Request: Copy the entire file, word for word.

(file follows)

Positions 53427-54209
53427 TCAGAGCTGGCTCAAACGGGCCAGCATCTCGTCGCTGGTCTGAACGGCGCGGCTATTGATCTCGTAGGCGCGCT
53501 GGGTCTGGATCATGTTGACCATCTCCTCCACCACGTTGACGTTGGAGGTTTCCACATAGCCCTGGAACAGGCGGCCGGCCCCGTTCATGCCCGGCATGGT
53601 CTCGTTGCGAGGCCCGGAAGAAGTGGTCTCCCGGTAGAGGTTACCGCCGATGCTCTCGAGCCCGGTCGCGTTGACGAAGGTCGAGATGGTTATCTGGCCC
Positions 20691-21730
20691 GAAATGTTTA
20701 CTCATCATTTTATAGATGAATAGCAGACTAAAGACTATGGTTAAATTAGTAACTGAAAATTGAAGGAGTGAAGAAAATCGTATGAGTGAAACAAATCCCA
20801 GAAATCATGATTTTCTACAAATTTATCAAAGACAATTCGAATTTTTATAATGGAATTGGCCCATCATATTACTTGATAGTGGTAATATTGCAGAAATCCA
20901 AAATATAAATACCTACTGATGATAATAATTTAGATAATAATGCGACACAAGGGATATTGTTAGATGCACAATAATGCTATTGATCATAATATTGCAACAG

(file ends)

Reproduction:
Positions 53427-54209
53427 TCAGAGCTGGCTCAAACGGGCCAGCATCTCGTCGCTGGTCTGAACGGCGCGGCTATTGATCTCGTAGGCGCGCT
53501 GGGTCTGGATCATGTTGACCATCTCCTCCACCACGTTGACGTTGGAGGTTTCCACATAGCCCTGGAACAGGCGGCCGGCCCCGTTCATGCCCGGCATGGT
53601 CTCGTTGCGAGGCCCGGAAGAAGTGGTCTCCCGGTAGAGGTTACCGCCGATGCTCTCGAGCCCGGTCGCGTTGACGAAGGTCGAGATGGTTATCTGGCCC
Positions 20691-21730
20691 GAAATGTTTA
20701 CTCATCATTTTATAGATGAATAGCAGACTAAAGACTATGGTTAAATTAGTAACTGAAAATTGAAGGAGTGAAGAAAATCGTATGAGTGAAACAAATCCCA
20801 GAAATCATGATTTTCTACAAATTTATCAAAGACAATTCGAATTTTTATAATGGAATTGGCCCATCATATTACTTGATAGTGGTAATATTGCAGAAATCCA
20901 AAATATAAATACCTACTGATGATAATAATTTAGATAATAATGCGACACAAGGGATATTGTTAGATGCACAATAATGCTATTGATCATAATATTGCAACAG